Monday, April 21, 2008

Maoists in India and Nepal Doesnt have a common Agenda

PWG ideologue Varavara Rao tells HARINDER BAWEJA of Tehelka that Maoists in India and Nepal don't have a common agenda

What lessons should Maoists in India draw from the stunning Maoist win in Nepal?*

The two are different. The slogan of the Maoist party in Nepal was that the monarchy should be abolished. That is not the agenda of the revolutionary parties in India. In fact, the Nepal Maoist party at present is not talking about a new democratic revolution. It is talking about a Constitution in which there will be no king. Here, the agenda is — power to the people. It
is the agenda of land to the tiller, it is the ownership of the worker over the factory. It is almost like alternative politics.
While commenting on the Maoist victory, Sitaram Yechury said that if you stick to the path of democracy, you can ride to power.*

How does Sitaram Yechury define democracy? If he thinks parliamentary democracy is democracy, why does his party carry the slogan of people's democracy? That means there is a difference between parliamentary democracy and people's democracy. Why is the CPM using an axiom called people's democracy? Since he joined parliamentary politics, Yechury can say anything. There is no difference between the Congress, the BJP and the CPM now, particularly after Nandigram and Singur.

But what about the larger point that you can be a stakeholder without the use of violence and guns?*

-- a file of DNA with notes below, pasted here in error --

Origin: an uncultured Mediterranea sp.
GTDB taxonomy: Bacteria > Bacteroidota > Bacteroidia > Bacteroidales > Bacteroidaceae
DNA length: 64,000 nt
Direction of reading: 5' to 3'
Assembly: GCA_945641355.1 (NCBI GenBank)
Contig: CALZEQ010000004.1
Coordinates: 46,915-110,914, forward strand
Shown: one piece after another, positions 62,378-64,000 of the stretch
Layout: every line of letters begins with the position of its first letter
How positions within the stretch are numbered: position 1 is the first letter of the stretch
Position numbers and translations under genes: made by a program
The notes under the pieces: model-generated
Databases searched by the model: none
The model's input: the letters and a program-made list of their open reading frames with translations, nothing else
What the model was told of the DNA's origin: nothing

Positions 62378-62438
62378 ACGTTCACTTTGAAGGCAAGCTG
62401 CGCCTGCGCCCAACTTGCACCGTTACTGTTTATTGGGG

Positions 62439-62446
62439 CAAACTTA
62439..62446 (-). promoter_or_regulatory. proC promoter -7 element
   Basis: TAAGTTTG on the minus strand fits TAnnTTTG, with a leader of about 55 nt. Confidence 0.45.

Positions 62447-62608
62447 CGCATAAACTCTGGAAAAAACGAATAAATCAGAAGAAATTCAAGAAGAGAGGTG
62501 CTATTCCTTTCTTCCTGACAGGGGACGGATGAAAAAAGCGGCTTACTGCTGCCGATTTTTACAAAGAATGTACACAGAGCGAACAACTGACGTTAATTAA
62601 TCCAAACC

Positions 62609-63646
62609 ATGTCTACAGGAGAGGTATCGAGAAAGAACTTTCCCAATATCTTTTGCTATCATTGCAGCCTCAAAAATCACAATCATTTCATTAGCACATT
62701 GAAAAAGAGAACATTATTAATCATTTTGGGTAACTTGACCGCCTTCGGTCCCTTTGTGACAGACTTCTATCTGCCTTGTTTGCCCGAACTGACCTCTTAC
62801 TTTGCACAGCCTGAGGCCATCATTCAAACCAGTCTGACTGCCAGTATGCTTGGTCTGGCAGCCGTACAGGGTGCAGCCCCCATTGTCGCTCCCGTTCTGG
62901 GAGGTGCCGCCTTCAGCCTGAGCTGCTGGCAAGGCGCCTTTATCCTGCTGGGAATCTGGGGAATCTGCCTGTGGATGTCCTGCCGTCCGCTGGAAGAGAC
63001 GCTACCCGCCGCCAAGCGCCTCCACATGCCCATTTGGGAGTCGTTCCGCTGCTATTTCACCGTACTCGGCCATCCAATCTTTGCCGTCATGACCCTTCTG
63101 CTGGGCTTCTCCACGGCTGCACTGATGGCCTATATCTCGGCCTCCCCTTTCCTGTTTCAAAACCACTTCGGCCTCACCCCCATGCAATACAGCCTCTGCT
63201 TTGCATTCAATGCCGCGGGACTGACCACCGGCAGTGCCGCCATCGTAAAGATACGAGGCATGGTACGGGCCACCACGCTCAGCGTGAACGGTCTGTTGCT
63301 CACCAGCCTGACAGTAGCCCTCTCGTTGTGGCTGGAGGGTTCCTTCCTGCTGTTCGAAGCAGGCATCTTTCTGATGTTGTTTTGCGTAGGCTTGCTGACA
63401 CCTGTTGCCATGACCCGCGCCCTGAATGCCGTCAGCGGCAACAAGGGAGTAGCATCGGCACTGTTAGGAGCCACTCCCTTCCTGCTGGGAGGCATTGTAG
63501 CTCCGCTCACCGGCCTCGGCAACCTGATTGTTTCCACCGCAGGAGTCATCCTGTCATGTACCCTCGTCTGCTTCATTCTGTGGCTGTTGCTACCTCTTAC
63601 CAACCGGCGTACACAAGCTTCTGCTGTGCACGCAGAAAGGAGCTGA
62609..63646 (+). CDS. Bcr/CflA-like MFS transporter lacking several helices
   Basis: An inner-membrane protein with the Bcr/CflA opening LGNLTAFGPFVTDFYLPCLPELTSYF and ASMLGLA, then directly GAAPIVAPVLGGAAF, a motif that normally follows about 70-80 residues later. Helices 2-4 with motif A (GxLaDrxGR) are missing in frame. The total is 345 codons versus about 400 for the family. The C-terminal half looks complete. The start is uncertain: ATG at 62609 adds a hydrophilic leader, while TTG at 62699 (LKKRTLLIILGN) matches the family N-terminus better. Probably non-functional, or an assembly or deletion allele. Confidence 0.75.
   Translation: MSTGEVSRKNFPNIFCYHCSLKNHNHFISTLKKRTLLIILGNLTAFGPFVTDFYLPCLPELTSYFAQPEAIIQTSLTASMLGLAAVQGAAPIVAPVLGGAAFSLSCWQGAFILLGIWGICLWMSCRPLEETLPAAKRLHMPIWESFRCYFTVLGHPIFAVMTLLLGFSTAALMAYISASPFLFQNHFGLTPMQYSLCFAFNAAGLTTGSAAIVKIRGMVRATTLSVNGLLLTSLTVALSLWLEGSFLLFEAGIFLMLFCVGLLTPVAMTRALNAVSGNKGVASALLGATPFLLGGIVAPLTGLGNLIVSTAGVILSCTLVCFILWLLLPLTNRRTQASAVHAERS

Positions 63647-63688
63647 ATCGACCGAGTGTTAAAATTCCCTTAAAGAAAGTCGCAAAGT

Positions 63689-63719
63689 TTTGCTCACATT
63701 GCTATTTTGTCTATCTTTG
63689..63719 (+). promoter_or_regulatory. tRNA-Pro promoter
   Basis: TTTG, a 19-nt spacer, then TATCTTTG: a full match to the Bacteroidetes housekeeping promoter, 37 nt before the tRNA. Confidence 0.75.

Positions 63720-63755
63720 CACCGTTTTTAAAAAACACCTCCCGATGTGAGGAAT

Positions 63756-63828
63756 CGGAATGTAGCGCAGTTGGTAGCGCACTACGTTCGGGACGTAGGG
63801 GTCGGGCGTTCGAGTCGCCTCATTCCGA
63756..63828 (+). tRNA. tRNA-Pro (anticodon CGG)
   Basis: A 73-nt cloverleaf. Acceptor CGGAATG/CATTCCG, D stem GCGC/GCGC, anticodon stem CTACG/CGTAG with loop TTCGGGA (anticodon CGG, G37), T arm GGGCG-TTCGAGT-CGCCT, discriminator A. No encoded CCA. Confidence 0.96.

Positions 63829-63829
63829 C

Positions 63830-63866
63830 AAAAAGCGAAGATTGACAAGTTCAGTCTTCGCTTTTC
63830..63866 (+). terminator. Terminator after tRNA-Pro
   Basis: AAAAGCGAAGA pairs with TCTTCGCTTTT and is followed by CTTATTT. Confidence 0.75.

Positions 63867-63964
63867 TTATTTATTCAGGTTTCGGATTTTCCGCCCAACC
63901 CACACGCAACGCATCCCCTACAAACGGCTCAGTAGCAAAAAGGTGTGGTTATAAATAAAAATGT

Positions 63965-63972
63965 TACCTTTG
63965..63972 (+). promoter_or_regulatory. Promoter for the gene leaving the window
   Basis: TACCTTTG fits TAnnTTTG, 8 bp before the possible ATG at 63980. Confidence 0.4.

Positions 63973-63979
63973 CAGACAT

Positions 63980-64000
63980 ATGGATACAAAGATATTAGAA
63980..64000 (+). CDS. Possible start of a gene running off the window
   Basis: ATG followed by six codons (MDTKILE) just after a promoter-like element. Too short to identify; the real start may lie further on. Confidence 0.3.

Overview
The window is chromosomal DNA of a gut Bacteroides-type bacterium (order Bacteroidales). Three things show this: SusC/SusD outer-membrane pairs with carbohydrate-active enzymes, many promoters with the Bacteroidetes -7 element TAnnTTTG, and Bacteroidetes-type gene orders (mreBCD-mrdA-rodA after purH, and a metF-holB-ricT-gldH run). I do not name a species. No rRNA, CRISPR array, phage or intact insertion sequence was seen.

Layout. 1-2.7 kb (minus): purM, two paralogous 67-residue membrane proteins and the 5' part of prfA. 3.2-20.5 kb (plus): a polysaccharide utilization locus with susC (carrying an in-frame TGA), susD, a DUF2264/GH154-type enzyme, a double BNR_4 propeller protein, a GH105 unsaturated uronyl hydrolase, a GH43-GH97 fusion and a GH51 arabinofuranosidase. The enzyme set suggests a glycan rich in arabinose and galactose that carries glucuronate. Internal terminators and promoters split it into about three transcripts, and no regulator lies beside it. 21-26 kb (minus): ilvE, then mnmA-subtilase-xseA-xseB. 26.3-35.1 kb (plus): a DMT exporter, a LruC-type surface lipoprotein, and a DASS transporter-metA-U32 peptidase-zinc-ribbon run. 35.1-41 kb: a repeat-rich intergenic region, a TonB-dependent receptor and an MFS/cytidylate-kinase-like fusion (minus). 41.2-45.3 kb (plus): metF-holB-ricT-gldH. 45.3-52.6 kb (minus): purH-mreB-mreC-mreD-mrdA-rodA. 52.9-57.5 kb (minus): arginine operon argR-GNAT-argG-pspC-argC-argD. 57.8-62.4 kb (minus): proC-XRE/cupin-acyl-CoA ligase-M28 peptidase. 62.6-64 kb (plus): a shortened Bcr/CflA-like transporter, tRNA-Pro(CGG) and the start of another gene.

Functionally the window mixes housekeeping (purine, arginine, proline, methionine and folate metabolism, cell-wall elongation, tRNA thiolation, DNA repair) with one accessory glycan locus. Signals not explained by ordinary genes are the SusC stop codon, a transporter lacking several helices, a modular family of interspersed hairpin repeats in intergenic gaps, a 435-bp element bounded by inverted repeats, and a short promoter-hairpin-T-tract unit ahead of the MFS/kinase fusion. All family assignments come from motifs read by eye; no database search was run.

It's not the question of violence. It is the State which is using violence. Revolutionaries are resisting that violence.

But they are also armed…*

The people will be armed because unless you have arms, you cannot resist any violence. When the State oppresses and represses with arms, people also have to take up arms.
But it's not only resistance, innocents are also attacked.* Those are details.

But it's an important detail.* The oppressed have never come to power without force. Elections are not fought on the question of violence and non-violence. Elections were fought in Nepal on the larger question of whether there should be a king or not. I accept that the vote is a popular vote but it was a vote against the king.

But they are in a position to make policy changes.*

We have to wait and see what happens to the democratic revolution programme. Whether the new regime in Nepal will be anti-feudal and anti-imperialist. For that matter, will it be antifeudal as Sitaram Yechury may claim Bengal is.

Yechury said while the Nepal Maoists have given up arms, their counterparts in India continue to kill.*

I think even Prachanda will not accept when Yechury says he has "given up arms". The arms were kept under UN supervision. Nine years ago, they were taken up to achieve the new democratic revolution. Unless that is achieved, the revolution will not be withdrawn. And of course terms like "counterparts" are not Marxist terms. The Maoist party of Nepal is different from the Maoist party of India.

*So you feel Maoists here need to continue with the armed struggle?*

I say that the Indian Maoist will resist State violence. State violence is now supported by imperialist violence. So there is more need. Till yesterday, it was only against landlords and capitalists. But after Iraq and Afghanistan, we see the interference of imperialism. What is happening in Chhattisgarh? In whose interest is the Indian State fighting? It is fighting
in the interest of the multinational corporations and American imperialism. It has created the Salva Judum and is killing people. What will the Adivasis do then? Only struggle will bear fruit.

From Tehelka Magazine, Vol 5, Issue 16, Dated April 26, 2008*

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